IAG Pulls Plug on Low-cost Subsidiary Level Europe

 - June 18, 2020, 10:57 AM

This story is part of AIN's continuing coverage of the impact of the coronavirus on aviation.


Level Europe, the low-cost subsidiary of International Airlines Group (IAG), has ceased trading with immediate effect and intends to file for insolvency, the company announced on Thursday. The Vienna-based airline blamed the impact of the coronavirus and the related travel restrictions or border closures for its demise. Its flights have been grounded since lockdown restrictions were imposed in Europe from mid-March.

“Level Europe has been impacted by the unprecedented crisis caused by the Covid-19 pandemic. Once insolvency proceedings are filed, an Austrian Court will appoint an administrator,” the company said in a short statement emailed to AIN.

IAG launched the Level brand in June 2017 to serve some long-haul destinations in North and Latin America with a low-cost product, initially from Barcelona, to compete with Norwegian Air Shuttle. Its Airbus A330-200s were operated by IAG’s Spanish subsidiary Iberia.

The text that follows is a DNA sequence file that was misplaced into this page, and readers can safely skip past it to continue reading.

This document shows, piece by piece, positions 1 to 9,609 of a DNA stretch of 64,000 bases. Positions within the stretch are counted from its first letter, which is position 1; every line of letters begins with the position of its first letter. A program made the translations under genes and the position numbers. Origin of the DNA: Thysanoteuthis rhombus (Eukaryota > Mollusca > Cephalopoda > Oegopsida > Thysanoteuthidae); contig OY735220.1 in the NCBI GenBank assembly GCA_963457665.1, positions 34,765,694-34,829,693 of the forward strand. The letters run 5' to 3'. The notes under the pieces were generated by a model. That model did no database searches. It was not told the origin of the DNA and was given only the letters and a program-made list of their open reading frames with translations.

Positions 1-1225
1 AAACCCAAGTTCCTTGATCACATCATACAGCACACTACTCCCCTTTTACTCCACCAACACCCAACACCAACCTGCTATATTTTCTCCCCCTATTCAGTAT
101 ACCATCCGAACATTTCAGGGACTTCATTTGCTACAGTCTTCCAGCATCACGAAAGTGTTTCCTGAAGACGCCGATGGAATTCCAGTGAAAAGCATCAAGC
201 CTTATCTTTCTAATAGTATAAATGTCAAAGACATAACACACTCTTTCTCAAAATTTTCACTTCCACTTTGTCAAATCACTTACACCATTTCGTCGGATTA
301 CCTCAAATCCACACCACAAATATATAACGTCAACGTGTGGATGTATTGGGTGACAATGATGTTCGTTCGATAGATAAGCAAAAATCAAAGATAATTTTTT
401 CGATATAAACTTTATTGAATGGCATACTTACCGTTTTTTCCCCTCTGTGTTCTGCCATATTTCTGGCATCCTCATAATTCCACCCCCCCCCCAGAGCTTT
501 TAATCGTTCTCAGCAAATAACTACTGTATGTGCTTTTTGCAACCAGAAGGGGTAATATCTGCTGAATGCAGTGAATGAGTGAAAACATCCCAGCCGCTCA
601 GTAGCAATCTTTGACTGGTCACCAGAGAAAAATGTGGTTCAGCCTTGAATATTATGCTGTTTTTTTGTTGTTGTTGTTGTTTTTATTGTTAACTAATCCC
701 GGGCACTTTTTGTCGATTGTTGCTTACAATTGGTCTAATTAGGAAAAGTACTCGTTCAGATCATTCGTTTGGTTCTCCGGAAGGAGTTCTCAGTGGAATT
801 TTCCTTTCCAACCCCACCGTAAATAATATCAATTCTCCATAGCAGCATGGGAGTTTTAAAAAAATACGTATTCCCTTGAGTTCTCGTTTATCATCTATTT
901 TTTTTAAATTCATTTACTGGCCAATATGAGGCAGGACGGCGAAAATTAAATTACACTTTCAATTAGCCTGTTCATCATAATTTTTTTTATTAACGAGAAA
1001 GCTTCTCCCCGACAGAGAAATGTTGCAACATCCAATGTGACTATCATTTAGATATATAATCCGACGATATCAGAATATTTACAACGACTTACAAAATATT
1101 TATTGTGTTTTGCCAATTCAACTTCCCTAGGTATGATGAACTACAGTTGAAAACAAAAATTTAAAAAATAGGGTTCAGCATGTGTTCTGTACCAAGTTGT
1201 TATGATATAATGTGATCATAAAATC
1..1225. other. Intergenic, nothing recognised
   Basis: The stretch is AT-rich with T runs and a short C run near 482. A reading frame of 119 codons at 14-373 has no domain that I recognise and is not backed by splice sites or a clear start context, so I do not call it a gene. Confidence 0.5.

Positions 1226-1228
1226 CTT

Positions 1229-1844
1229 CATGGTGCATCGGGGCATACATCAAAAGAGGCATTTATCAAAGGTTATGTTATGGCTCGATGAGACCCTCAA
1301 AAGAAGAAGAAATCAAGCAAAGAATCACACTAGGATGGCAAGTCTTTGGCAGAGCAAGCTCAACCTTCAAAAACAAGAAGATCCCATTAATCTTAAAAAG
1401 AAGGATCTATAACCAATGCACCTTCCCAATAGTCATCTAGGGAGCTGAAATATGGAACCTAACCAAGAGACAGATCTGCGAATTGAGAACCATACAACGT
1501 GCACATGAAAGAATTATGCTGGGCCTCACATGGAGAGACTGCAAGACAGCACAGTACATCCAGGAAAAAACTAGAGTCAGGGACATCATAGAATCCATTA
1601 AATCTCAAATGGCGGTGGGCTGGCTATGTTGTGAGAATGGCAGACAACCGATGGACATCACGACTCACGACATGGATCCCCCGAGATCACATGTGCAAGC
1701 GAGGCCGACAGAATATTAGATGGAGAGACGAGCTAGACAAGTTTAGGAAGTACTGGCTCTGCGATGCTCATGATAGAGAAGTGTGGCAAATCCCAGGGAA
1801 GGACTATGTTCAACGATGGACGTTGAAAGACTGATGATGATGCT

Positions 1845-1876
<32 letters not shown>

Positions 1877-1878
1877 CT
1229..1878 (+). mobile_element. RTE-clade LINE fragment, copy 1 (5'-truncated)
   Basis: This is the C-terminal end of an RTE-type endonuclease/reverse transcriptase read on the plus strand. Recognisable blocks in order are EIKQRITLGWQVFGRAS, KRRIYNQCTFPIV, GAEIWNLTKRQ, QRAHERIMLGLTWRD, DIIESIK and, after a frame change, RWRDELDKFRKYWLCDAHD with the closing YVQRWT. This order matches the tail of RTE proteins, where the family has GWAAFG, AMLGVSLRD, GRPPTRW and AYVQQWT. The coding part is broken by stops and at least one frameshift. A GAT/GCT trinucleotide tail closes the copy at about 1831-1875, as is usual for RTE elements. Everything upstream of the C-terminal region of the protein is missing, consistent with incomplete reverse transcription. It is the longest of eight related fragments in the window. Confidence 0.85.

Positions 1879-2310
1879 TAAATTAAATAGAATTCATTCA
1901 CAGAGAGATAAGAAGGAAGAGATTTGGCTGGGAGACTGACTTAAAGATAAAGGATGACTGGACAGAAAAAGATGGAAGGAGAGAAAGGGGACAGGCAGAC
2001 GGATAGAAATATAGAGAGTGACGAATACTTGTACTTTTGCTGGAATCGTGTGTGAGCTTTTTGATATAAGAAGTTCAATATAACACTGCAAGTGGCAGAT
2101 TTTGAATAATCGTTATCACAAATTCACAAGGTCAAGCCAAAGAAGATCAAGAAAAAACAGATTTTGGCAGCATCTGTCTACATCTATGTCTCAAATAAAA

The group expanded the concept to Paris Orly Airport before branching out to low-cost short-haul flights, with bases in Vienna and Amsterdam. While observers thought the move was slightly odd since IAG had already a well-established short-haul low-cost carrier in the shape of Barcelona-based Vueling Airlines, CEO Willie Walsh argued that not all markets had accepted the Spanish Vueling brand and that Level could provide a more international offering. Level’s short-haul flights were operated by the Austrian airline Anisec, which IAG late last year renamed to Level Europe GmbH.

The decision to shut down Level Europe coincides with the Austrian government’s plans to raise its air transport levy to €30 for flights of less than 350 km (218 miles)—up from the current €3.50 for short-haul flights and €7.50 for medium-haul flights. At the same time, it is introducing “anti-dumping” legislation prohibiting the sale of tickets that are cheaper than the sum of all levies and taxes. The plan surfaced earlier this month alongside the bailout agreement for Austrian Airlines and is supposedly intended to support the country’s green ambition and stimulate a shift from air to rail for short trips.

Level Europe operated six leased Airbus A320 family aircraft, two A320-200s, and four A321-200s fitted with 180 and 210 seats, respectively.